A lodge is a shelter, probably with only simple functional articulation of parts (i.e. rooms), as in the case of a shed, pavilion, cabin, booth or bothy (in Scotland). Related to lodge, we have loggia, an annexe to a building that is open on some of its sides, like a porch or verandah. The lodge…More

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Camouflaged incitement

Everyone fights, or are prepared to say they do. As I noted in my last post, Fighting words, a major charge against Trump was that he exhorted his followers to “fight like hell.” His defence lawyers countered with a lengthy sound montage instancing peace-loving politicians (I think all Democrats) invoking the word “fight” in their…More

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Fighting words

“Surveying the tense crowd before him, President Trump whipped it into a frenzy, exhorting followers to ‘fight like hell [or] you’re not going to have a country anymore.’ Then he aimed them straight at the Capitol, declaring: ‘You’ll never take back our country with weakness. You have to show strength, and you have to be…More

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Crypto-conspiracy

CryptoArt is a term applied to artworks that are bought, sold and authenticated on a blockchain. In this sense, CryptoArt is no more a genre, sub-genre, style or movement in art than auction art, gallery art or collectible art. “Art” is not a protected or regulated noun and invites appendage to many other nouns. A…More

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CryptoArt 101

Now that the worth of my Bitcoin wallet has risen to double figures (in £s) I’m ready to invest in some digital art. Digital artworks are static or moving digital pictures, such as animated GIFs, though the category could include any digital asset: video, sound file, music score, computer code, 3D computer model, etc. In…More

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Decryptopolis

Newly elected US Members of Congress and their staff were disoriented and nervous as they hid in the basement of the Capitol. Included in their concern was the fear of contracting COVID-19 while close to one another, and in the company of people who wouldn’t wear masks (Washington Post). Elsewhere I’ve identified cases where the…More

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Deplatformed

Facebook and Twitter have “deplatformed” Trump. In any grievance it’s shrewd practice to focus on just one offence rather than confuse the case with a barrage consisting of all the complaints you could advance.  Following that restrained practice, Twitter Inc. drew attention to Trump’s 2 most recent tweets. In their Twitter blog the company declared:…More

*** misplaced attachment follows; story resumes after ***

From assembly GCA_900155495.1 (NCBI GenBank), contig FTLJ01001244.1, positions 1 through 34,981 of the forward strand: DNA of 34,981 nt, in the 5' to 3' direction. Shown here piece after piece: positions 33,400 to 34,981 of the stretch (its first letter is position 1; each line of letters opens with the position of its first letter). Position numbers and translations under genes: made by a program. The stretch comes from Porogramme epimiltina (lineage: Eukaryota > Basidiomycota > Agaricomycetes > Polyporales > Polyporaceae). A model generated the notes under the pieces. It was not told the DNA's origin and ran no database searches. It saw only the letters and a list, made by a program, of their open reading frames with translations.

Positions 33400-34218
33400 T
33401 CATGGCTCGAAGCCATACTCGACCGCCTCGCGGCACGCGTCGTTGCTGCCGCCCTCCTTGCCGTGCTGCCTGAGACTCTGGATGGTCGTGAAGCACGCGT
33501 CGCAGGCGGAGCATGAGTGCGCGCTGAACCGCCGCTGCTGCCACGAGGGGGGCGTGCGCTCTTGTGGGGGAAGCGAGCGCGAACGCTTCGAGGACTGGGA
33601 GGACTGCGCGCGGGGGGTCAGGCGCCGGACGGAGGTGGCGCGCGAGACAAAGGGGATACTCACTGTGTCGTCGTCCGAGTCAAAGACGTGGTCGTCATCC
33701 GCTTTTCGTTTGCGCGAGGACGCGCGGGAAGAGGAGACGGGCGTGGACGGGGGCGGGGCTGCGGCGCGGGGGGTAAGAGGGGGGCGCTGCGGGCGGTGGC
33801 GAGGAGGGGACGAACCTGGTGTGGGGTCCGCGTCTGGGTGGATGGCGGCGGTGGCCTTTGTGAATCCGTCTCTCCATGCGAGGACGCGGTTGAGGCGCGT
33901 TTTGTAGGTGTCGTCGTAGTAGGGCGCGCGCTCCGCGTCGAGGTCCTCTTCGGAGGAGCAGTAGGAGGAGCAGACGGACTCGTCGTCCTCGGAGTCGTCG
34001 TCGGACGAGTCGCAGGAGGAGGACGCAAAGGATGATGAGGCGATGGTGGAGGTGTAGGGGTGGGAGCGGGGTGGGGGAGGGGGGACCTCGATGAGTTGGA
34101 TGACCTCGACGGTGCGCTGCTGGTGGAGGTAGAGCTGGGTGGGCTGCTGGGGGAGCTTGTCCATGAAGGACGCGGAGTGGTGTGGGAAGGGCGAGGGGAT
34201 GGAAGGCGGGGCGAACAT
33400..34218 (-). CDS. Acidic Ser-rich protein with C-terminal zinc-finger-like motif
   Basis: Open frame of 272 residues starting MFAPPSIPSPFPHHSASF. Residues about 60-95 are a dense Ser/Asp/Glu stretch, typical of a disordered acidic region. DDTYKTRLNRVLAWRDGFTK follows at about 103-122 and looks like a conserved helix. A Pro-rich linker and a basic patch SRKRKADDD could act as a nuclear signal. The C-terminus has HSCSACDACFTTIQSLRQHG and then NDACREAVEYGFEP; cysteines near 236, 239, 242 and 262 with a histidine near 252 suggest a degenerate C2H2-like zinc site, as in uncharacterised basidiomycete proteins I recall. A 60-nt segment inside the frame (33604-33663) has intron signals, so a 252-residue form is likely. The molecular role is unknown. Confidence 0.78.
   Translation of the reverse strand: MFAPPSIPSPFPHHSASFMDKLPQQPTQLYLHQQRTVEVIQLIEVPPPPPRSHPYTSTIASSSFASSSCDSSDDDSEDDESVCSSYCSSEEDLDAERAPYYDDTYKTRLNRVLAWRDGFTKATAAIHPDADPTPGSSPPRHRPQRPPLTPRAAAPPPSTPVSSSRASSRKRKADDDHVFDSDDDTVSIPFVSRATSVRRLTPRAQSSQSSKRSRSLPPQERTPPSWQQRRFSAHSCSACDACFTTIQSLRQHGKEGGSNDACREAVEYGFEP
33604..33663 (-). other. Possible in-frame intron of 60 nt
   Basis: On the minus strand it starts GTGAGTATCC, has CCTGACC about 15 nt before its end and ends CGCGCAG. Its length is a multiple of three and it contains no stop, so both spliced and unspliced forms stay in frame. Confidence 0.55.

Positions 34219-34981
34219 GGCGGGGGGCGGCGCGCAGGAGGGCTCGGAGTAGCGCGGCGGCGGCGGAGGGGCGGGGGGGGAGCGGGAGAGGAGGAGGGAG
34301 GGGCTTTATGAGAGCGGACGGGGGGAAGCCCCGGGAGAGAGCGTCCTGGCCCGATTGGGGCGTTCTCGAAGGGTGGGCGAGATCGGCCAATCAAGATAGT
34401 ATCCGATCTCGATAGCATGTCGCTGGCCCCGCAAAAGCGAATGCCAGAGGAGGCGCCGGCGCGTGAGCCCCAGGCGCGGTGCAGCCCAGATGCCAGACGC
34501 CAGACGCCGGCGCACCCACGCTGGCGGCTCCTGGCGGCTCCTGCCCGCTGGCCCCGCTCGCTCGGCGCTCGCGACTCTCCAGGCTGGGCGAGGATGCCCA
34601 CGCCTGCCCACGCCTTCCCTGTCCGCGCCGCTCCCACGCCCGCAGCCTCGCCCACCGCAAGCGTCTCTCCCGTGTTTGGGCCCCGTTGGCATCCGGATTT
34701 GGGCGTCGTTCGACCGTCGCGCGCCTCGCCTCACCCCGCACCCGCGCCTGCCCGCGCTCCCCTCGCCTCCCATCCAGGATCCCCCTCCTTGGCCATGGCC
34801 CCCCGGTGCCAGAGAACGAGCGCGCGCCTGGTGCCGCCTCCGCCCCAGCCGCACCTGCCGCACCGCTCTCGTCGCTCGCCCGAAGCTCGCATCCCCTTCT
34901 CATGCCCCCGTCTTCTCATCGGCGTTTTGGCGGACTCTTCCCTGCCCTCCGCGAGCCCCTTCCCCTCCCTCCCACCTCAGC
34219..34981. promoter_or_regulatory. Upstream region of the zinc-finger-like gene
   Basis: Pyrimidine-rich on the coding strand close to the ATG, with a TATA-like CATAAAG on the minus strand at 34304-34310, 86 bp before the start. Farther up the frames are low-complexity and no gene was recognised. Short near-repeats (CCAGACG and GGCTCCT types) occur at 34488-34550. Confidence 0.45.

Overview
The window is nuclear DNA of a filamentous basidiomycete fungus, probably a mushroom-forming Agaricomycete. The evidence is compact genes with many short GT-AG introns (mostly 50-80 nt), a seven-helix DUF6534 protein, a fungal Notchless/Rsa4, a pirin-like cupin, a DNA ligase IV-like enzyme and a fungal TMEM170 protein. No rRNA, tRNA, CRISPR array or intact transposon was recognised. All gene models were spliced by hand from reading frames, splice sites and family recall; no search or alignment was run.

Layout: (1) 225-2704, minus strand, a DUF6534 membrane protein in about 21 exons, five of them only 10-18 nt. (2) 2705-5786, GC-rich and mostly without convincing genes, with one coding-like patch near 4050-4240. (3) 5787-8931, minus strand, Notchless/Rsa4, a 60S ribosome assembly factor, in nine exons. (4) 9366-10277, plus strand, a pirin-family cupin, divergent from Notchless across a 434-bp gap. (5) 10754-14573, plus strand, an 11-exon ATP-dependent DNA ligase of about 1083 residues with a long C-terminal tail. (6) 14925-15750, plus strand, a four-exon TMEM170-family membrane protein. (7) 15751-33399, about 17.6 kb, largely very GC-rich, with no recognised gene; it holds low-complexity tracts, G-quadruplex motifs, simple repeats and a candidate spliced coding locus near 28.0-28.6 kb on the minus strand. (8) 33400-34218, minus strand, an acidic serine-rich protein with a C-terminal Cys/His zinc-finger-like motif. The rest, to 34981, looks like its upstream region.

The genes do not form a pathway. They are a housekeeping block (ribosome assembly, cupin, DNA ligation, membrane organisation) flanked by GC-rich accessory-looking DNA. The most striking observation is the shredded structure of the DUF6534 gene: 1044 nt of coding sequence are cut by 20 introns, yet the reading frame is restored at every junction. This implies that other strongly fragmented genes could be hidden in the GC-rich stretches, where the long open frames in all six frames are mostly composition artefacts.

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Filter variables

When did you decide to grow a beard? Not every event over which a person assumes agency has a singular moment or an origin. Nor does it, of necessity, involve a decision. A slightly less gendered scenario is that of strolling through the neighbourhood — perhaps as exercise during pandemic restrictions. Sometimes we just wander…More

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What’s the use of variables?

Trumpian-style relativism and denialism assumes the right to make up some numbers and refuse others: votes, profits, employment rates, infections and crowd sizes. That’s to mistake variable for uncertain, unreliable and arbitrary as if “up for grabs.” Variables 101 In maths and logic a variable is a symbol standing for something unspecified, though you might…More

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Unclear thinking

It came upon a midnight clear. Clarity and its converse unclarity are in the air this season: as people seek clarity on what they can and cannot do during this phase of the pandemic. Clarity is about optics. Something is clear if the perception of it is unobstructed by darkness, fog, blur, glare, distortion or…More

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Secret norms

“Normal” is an architectural term, according to the OED derived from the Latin noun norma which was a square of wood used by carpenters and masons for creating right angles. As known to any student of geometry, a line (or wall) is normal to another if it meets it at right angles. The term has…More

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Place is the code

In cryptographic communication, a sender has a message in mind then converts that into a coded signal. The sender dispatches the signal through a communication channel and it is picked up by a recipient who decodes the message. The coding and decoding algorithms at either end of the channel select from an array of alternative…More